The Science of Nature

, 103:28 | Cite as

Review of the fossil matamata turtles: earliest well-dated record and hypotheses on the origin of their present geographical distribution

  • Gabriel S. Ferreira
  • Ascanio D. Rincón
  • Andrés Solórzano
  • Max C. Langer
Original Paper

Abstract

The matamata (Chelus fimbriatus) is a highly aquatic chelid turtle known exclusively from northern South America. Due to its extremely modified morphology, it is well circumscribed among living taxa, but that is not the case of the two extinct species ascribed to the taxon, Chelus colombianus and Chelus lewisi. These were originally described for the Miocene of Colombia and Venezuela, respectively, and are known mostly from post-cranial material. Few traits have been considered diagnostic for these fossil taxa, and their shared geographic and temporal distributions raise doubts about their distinctiveness. Here, we describe new turtle remains from the early Miocene Castillo Formation, at Cerro la Cruz, northwestern Venezuela, assigning them to C. colombianus. We also review the taxonomy and diagnostic features of the fossil species of Chelus, comparing them with the variation recognized within C. fimbriatus. All alleged differences between the fossil Chelus species were found in our sample of the extant species, and may represent intraspecific variation of a single fossil species. Further, we reviewed the fossil record of Chelus spp. and proposed a paleobiogeographic hypothesis to explain its present geographic range.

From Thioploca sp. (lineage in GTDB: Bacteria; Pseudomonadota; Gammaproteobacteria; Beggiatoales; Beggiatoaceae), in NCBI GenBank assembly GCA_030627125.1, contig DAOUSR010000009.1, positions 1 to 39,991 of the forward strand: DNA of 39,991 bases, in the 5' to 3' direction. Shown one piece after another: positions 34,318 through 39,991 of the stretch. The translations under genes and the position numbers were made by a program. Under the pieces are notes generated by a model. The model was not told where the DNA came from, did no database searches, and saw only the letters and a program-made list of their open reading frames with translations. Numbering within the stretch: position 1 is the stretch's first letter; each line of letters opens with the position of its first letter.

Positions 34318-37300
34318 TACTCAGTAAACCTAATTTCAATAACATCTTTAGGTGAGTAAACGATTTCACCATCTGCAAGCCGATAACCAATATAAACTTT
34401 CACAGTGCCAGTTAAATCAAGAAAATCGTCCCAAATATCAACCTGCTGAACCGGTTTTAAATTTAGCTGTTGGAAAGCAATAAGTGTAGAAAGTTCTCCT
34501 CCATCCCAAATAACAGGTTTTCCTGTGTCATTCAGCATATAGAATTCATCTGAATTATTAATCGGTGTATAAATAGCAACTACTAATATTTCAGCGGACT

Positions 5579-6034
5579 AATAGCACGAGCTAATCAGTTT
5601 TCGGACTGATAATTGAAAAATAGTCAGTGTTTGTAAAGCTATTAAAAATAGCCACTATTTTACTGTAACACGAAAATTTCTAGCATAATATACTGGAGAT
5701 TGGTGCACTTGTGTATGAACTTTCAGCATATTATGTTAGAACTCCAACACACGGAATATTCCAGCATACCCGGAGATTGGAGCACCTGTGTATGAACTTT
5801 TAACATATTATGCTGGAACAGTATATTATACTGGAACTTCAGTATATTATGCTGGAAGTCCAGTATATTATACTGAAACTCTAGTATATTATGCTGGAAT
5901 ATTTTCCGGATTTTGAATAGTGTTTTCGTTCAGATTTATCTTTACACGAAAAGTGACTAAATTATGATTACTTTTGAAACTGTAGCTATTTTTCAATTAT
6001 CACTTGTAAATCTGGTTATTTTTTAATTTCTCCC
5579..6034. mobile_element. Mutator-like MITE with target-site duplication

Keywords

Chelus Chelidae Miocene Venezuela Biogeography 

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Copyright information

© Springer-Verlag Berlin Heidelberg 2016

Authors and Affiliations

  • Gabriel S. Ferreira
    • 1
  • Ascanio D. Rincón
    • 2
  • Andrés Solórzano
    • 2
  • Max C. Langer
    • 1
  1. 1.Laboratório de Paleontologia de Ribeirão Preto, FFCLRPUniversidade de São PauloRibeirão PretoBrazil
  2. 2.Laboratorio de Paleontología, Centro de EcologíaInstituto Venezolano de Investigaciones Científcas (IVIC)CaracasVenezuela

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